Editor’s note: Two poets and past contributors to U.S. 1’s Summer Fiction issues saw to fit pay tribute in verse on the 20th anniversary of 9/11. Their work is below.

My Song of Nine Eleven

If only I knew just one more thing — how to sing
I would render this song of nine eleven without breaking a string
The day, though two decades into the past
My song brings to life, rhythm by rhythm, in clear vision cast
The shouts and signs of the hearted that resonated in the morning shine
Only to fade into the stillness of each beat that stopped in too less a time

On this day, I was working in midtown Manhattan.
As soon as I entered my office, I saw an atmosphere of shock,
rather than the usual work ambience. I could not believe what I saw
on the TV in my boss’s room. One of the twin towers was in flames.
By the time I came down to Fifth Avenue, the second tower was in flames.
I felt a different kind of throb rather than the usual throb of city life.
And as I looked up, one of the towers began to collapse. I could see
the billowing smoke engulf what a few moments ago scaled the heights of
of the city skyline. My eyelids dropped unable to bear the weight of loss
and grief in my heart that came down as tears. I murmured to myself,
‘History repeats itself. But this kind of history should never repeat itself.’

One good thought starts right from the heart
And unto greatness molds itself in art
To all those lucky to survive, your presence is our united heroes’ pride
To all those gone, your pulse beats on to echo your united heroes’ ride
As the Twin Towers tumbled by the second, one after another lives melting into that cloud
We stood united heart-to-hand, our valor in deed, steered by thought and word
This compounded by the scores, as a score years rolled by, shared in strength, yet nigh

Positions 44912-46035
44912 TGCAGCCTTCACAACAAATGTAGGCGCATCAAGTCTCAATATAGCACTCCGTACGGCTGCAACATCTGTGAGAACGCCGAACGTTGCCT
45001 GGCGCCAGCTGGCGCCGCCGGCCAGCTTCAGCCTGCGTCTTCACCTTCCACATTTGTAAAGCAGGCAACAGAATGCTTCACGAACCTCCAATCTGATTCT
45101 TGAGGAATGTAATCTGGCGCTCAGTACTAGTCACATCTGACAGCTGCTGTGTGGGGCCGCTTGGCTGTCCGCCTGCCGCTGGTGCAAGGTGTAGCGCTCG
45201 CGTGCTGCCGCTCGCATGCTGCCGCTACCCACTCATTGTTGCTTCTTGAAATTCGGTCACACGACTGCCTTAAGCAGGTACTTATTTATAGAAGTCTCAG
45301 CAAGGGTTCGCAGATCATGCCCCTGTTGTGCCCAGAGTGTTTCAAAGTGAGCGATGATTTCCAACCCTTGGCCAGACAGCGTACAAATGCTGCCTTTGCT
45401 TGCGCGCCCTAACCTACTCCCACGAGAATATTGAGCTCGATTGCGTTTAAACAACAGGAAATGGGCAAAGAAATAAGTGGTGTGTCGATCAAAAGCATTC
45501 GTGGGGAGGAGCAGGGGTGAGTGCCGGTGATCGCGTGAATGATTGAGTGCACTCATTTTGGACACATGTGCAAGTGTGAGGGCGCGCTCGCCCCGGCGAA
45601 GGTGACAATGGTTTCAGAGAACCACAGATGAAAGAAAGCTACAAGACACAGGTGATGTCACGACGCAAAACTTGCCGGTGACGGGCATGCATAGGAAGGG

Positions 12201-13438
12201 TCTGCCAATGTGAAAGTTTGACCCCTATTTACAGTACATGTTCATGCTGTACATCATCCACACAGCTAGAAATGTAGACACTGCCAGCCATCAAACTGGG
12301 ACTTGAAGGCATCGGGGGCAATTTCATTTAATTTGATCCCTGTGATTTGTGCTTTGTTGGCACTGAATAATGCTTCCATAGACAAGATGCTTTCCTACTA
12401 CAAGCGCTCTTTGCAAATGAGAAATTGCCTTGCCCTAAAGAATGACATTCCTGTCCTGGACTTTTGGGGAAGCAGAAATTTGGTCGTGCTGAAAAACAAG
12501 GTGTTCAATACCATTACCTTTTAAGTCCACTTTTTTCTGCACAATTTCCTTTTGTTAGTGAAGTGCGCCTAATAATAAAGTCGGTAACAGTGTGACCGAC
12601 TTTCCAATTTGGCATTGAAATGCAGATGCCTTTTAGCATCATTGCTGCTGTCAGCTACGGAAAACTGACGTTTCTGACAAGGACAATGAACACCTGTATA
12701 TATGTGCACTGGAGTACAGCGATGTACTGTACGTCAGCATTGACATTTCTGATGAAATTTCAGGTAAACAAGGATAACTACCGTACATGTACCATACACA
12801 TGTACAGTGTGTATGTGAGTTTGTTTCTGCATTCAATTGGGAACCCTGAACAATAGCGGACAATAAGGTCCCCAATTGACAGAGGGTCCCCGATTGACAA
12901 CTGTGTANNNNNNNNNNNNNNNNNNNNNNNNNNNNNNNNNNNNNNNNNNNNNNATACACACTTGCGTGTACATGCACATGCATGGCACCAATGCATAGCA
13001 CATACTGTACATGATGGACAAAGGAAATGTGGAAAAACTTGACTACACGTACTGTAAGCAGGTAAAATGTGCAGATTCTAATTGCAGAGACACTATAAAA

To this day stands tall, as people endear their feelings, the twin-in-one towering into the sky
If only I knew just one more thing — how to sing
I would render this song of nine eleven without breaking a string

— Lakshman Bulusu

Lakshman Bulusu is a poet, author, and Barnes and Noble Educator from Princeton NJ. His poetry is published in OpenDoorMagazine, The Poets’ Touchstone, Local Honey - Midwest, Five Willows Literary Review and other magazines in US, Europe, and India.


...all ash trees doomed
and, with them, baseball bats

spotted lanternfly inescapable

cicadas — come and gone —
shrouding maples/oaks
with the dead brown hue
of Franciscan robes

drowned Manville in the hands of looters
our President, in New Jersey, finally
repeating, repeating “Climate change”
“—nationwide!” “NOW”

Alexsauken Creek
“took a wrong turn”
“They told us
it never floods here!”

path of Mullica Hill tornado
a full thirteen miles

three policemen — washed into Princeton’s Stony Brook —
spending pitch-black hours
calling for help
with their guns

“Mold is dangerous.”
“Chemicals to remove mold
are dangerous.”

“That’ll be $75,000 to
remove fallen trees from your yard.”

Raritan of New Brunswick
awash in toxins.

...New Jersey realities learned at dawn this day:
echoing ages ago
when disasters
were singular

— Carolyn Foote Edelmann

Carolyn Foote Edelmann was a co-founder of Princeton’s Cool Women Poets, and she spent three semesters as the first member of the community admitted to Princeton University’s Creative Writing Class. Poetry is vital to her, but Preservation always takes precedence.

Recommended for you